A number of years ago, an editor at Vanity Fair who was really into the Beatles--he had a Beatles cover band named after the first club they played in Hamburg--told me about a conversation he had about me with David Remnick of The New Yorker. I am going to be thorough with David Remnick and The New Yorker in these pages, and I will not stop, as I've said, until I have justice. I've started, of course, as people who have been following this blog know. We are just beginning.
David Remnick is a small, petty, talentless, boring man, an empty suit who has fallen upwards into and because of his position as editor in chief of The New Yorker, and everything that has been handed to him in life on account of privilege and connection. He's verbally abusive, and he has employed some of the worst people, including a kiddie porn enthusiast, and a married man who wrecks lives, impregnated the daughter of a colleague, and follows women home whom he does not know, asking if they'd like to be fisted. I will post the emails on here is which he was verbally abusive to me, which led to me standing up to him, and him doing what cowards do, and retreating, running and hiding, slandering me to his employees, and helping extend a web of discrimination against someone he full knows could do in five minutes what he can't do in five million years.
One time, Remnick did one of his classic lickspittle interviews with Ta-Nehisi Coates, in which Remnick, excited about this opportunity to move his lips to the ass of someone who also has no talent, said, "You are a writer with a capital W!" which is hilarious.
But less so, perhaps, than this: You are a fraud with a capital F, sir.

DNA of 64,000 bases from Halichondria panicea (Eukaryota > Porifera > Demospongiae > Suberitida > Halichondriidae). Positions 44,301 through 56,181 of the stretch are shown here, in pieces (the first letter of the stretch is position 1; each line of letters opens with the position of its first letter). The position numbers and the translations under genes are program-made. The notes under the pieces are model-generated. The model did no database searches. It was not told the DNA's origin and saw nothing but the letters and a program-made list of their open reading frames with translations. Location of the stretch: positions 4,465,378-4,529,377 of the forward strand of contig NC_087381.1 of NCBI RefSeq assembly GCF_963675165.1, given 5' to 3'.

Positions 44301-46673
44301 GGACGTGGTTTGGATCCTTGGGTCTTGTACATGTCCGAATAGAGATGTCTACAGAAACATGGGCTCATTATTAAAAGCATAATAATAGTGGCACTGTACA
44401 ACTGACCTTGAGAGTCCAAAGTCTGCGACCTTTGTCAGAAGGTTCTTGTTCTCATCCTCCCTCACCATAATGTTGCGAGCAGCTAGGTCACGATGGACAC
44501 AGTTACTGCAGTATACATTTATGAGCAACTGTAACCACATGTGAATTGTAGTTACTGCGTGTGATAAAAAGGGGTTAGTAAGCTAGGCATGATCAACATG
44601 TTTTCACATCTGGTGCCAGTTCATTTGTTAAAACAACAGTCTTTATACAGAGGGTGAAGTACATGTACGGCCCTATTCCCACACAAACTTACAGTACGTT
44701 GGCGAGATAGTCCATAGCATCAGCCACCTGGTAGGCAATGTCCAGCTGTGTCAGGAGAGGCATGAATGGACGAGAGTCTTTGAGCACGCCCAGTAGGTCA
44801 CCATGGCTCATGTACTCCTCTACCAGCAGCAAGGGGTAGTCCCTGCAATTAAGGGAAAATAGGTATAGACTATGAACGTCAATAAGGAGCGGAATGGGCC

He's a thief, too. I will show how he stole a jazz idea from me, for instance. He surrounds himself with lackeys, because that's the kind of pandering coward that David Remnick is. He's entitled, and he's that worst kind of entitled person--an insecure, arrogant individual, who knows what he is--which isn't much, as a writer, editor, or thinker--and who will seek to lock out those who threaten him the most because of what they are.
It's impossible for anyone to shake someone at their core, where their self-doubt lives and reigns, more so than it is for me to shake a David Remnick. In this conversation, Remnick told the Vanity Fair editor that he would do anything to know a fraction of what I know about the Beatles. He didn't even know where to start. He was at a loss. This guy, in his fifties at the time. And he had no clue.
This was ironic, because Remnick had already locked me out and instructed his staff to do the same. He had done the verbal abuse, he had done the stealing, and there he was, saying this about me.
Some time ago, despite everything, and despite what I know, I pitched him about a possible piece on the Get Back docu-series, and Let It Be, before anyone else was pitching those things. Clearly I am the most qualified to write on these subjects. And, too, clearly my ideas are different than anyone else's when it comes to the Beatles. Most people who take on that subject do the same exact thing: they rehash. They don't add anything new.